Everything Was Going Great Until He Died in the Snorlax Pit

The resurgence of Poké-popularity has brought us many wonders, but maybe our favorite so far is the stunning mashup Bulba Fett. Bootleg Star Wars toys are always fun, but this is perfection. So simple, so pure.

And yet it raises a serious question: when you combine the Great Bounty Hunter Of All Time with a Pokémon, are you the one catching ’em all… or will you be the one caught?

[via Nerd Approved!]

What James Tiptree Jr. Can Teach Us About the Power of The SF Community

Ordinarily when I write an On This Day tribute, I find a theme to discuss. When you get to James Tiptree, Jr., however, finding a single theme becomes difficult.

Tiptree was born a century ago, on August 24, 1915, and then again in a grocery store in 1967. Over her life she was known as Alice Bradley, Alice Bradley Davey, Major Alice Bradley Sheldon, and Dr. Alice B. Sheldon, and she wrote as both James Tiptree, Jr. and Raccoona Sheldon. Throughout her life she performed a high wire act that combined genderfluidity with mythmaking. Some writers and fans have found the Tiptree theme to center on gender, on feminist history, on the power gained from anonymity, on queer identities in SFF. Obviously none of these themes are incorrect; what I’m focusing on, however, is the extraordinary story of Tiptree’s relationship to the SF community as a whole.

[Read more]

Series: On This Day

Rereading Kage Baker’s Company Series: Mendoza in Hollywood, Chapters 4-7

Welcome back to the Kage Baker Company Series reread! In today’s installment, we’ll cover “chapters” 4 through 7, so from the end of what we covered in last week’s post up to the end of the San Pedro trip, ending on “I’d have wrung the bird’s neck after the first hour.” (Pages 54 to 97 in my Avon Eos edition.)

As always, you can find all previous posts in the reread on our index page. Also, beware spoilers: this reread will discuss plot details up to and including the very end of the series, so be careful if you haven’t read all the books yet.

And with that, we’re off! For your rereading enjoyment, today’s suggested soundtrack is Manuel de Falla’s El Amor Brujo, briefly mentioned in chapter 4 of this novel.

[That world didn’t even exist yet, that innocent place, and it was already lost.]

Series: Rereading Kage Baker

Star Trek The Original Series Rewatch: “Wink of an Eye”

“Wink of an Eye”
Written by Lee Cronin and Arthur Heinemann
Directed by Jud Taylor
Season 3, Episode 13
Production episode 60043-68
Original air date: November 29, 1968
Stardate: 5710.5

Captain’s log. The Enterprise responds to a distress call on Scalos. Kirk, Spock, McCoy, and two security guards beam down to the location from which Uhura is receiving the distress call. But while the locations match, Kirk sees nobody at the beam-down site, and Uhura still only sees the Scalosians in the broadcast of the distress call. McCoy isn’t picking up any animal life at all, though Kirk hears what sounds like an insect buzzing.

There is an abundance of art and literature and architecture, and some of the latter was obviously occupied recently, though other parts were abandoned.

Suddenly, Compton, one of the security guards, disappears, right after he took a sip from a fountain.

[I want to keep this one a long time. He’s pretty.]

Series: Star Trek: The Original Series Rewatch

Now You Can Watch All of The Ray Bradbury Theater Anthology Series Online

It’s a Ray Bradbury birthday surprise! Yesterday, on what would have been the Fahrenheit 451 author’s 95th birthday, Boing Boing stumbled across a treasure trove in the form of all 65 episodes of 1980s/90s TV series The Ray Bradbury Theater. Like The Twilight Zone, this dark science fiction anthology series put dozens of Bradbury’s clever stories on the small screen—all inspired, he said in the adorable intro for each episode, by an object in his study: “I never know where the next one will take me. And the trip? Exactly one-half exhilaration, exactly-one half terror.”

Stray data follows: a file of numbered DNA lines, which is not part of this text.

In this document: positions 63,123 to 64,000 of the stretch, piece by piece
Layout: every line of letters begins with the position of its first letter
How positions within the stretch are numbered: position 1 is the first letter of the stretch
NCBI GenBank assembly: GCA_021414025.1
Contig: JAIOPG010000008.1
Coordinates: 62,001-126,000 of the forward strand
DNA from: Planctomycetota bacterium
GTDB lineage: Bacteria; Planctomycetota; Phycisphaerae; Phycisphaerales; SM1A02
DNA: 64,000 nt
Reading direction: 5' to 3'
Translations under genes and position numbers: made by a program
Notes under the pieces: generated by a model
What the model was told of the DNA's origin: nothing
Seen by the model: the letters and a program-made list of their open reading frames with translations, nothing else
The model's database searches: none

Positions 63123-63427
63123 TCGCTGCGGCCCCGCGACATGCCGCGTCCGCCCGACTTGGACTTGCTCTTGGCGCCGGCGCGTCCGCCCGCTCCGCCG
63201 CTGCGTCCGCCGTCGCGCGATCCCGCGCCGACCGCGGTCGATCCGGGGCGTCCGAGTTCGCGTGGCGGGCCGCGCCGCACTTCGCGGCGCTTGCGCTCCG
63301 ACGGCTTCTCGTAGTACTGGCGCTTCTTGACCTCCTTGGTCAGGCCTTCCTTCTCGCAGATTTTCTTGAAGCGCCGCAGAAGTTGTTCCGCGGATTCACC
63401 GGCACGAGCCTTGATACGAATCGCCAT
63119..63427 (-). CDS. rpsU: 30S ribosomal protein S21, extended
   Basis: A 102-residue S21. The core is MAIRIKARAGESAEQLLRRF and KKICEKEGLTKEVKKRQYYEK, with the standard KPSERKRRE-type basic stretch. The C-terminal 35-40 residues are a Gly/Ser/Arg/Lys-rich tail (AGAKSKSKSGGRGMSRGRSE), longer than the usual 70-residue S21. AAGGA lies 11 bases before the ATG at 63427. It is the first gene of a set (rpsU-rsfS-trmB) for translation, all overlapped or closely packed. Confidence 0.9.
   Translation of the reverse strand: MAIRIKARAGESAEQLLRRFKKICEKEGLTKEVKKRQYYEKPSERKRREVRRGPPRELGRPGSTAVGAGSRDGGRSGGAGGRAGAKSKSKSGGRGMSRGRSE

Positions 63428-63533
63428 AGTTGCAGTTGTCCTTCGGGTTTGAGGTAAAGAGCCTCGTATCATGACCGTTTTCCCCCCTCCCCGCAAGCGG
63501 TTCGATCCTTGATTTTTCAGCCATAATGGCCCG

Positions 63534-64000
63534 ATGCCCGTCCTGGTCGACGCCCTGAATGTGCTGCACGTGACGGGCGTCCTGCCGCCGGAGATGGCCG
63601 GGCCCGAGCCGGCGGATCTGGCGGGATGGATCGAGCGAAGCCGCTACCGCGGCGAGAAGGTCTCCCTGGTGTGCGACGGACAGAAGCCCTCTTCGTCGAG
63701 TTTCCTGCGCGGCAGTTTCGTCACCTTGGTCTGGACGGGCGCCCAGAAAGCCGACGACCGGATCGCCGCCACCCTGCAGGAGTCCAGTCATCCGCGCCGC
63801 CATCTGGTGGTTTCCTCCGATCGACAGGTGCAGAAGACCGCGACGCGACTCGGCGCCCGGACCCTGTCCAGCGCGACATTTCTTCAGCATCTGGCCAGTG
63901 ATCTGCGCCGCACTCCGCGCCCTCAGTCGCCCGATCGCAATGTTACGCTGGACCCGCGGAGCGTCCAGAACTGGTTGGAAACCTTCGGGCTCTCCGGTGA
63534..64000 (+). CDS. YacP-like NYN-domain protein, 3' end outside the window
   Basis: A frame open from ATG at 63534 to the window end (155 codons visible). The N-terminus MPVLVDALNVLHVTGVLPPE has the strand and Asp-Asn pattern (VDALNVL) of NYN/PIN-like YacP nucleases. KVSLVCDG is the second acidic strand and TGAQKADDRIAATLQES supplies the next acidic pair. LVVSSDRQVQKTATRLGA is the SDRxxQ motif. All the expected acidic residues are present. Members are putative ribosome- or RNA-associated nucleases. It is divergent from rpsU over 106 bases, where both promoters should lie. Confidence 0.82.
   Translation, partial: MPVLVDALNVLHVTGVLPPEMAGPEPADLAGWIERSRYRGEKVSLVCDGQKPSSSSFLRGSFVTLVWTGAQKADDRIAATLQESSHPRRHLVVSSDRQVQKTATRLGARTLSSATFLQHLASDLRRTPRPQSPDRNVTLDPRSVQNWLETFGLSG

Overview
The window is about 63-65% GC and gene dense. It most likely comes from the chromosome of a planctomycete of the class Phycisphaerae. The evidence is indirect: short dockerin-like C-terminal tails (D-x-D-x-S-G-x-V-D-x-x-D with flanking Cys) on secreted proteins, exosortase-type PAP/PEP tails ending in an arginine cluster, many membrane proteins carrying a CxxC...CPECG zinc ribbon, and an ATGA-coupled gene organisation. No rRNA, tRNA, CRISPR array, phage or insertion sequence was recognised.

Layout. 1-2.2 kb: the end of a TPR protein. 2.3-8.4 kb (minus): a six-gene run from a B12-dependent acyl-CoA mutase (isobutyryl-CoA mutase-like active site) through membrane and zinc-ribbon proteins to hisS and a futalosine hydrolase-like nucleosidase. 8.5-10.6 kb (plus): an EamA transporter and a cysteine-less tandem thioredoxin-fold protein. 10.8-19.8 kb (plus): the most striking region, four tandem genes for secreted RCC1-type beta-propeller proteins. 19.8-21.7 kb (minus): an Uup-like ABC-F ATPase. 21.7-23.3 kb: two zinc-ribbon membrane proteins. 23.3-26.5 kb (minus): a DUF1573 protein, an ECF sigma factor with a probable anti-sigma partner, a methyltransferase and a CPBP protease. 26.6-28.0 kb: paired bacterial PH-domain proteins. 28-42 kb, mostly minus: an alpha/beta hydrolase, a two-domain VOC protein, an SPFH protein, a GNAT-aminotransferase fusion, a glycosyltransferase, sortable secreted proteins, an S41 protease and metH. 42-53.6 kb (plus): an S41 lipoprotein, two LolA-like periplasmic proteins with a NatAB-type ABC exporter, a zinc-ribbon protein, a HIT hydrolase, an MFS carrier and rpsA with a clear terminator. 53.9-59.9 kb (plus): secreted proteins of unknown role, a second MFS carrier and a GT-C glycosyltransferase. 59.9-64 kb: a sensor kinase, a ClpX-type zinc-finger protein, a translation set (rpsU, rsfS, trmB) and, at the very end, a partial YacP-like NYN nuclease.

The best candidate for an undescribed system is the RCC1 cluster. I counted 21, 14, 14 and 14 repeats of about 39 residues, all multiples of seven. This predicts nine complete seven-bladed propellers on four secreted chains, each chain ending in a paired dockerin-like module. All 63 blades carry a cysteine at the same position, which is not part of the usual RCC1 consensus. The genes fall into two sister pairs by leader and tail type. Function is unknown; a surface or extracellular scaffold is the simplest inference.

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A Family Affair: Spellbreaker by Blake Charlton

Although it was a small novel, both in size and in scope, Spellwright made a sizeable splash in the speculative fiction scene when it was released six years or so ago. First-time author Blake Charlton brought his own experiences as “a proud dyslexic” to bear brilliantly by exploring the place of a young man who misspells everything in a world in which magic is literally written.

Spellbound was bigger than Spellwright in the same several senses. It expanded the overarching narrative from the magical academy where Nicodemus Weal came of age and learned of something called the Disjunction to take in a distant city and a second central character. Again like the author, a medical school student by day and a writer by night at the time, Francesca DeVega was a physician poised to use her powers to heal the needy, but when she too became aware of the coming catastrophe, she had to put her pursuits on the back-burner to help Nico defeat the demons—demons that meant to destroy the lifeblood of the living: language.

But the demons were not defeated by our heroes… only delayed. And now, in Spellbreaker—not the longest volume of Charlton’s inventive trilogy but unequivocally the most ambitious—the Disjunction is at last at hand.

[Read more]

Jackaby Series Prize Pack Sweepstakes!

Ghostly Echoes, the third book in William Ritter’s Jackaby series, is out today from Algonquin Young Readers—and we want to send you a set of all three books in the series!

Jenny Cavanaugh, the ghostly lady of 926 Augur Lane, has enlisted the investigative services of her fellow residents to solve a decade-old murder—her own. Abigail Rook and her eccentric employer, R. F. Jackaby, dive into the cold case, starting with a search for Jenny’s fiancé, who went missing the night she died. But when a new, gruesome murder closely mirrors the events of ten years prior, Abigail and Jackaby realize that Jenny’s case isn’t so cold after all.

Fantasy and folklore mix with mad science as Abigail’s race to unravel the mystery leads her across the cold cobblestones of nineteenth-century New England, down to the mythical underworld, and deep into her colleagues’ grim histories to battle the most deadly foe she has ever faced.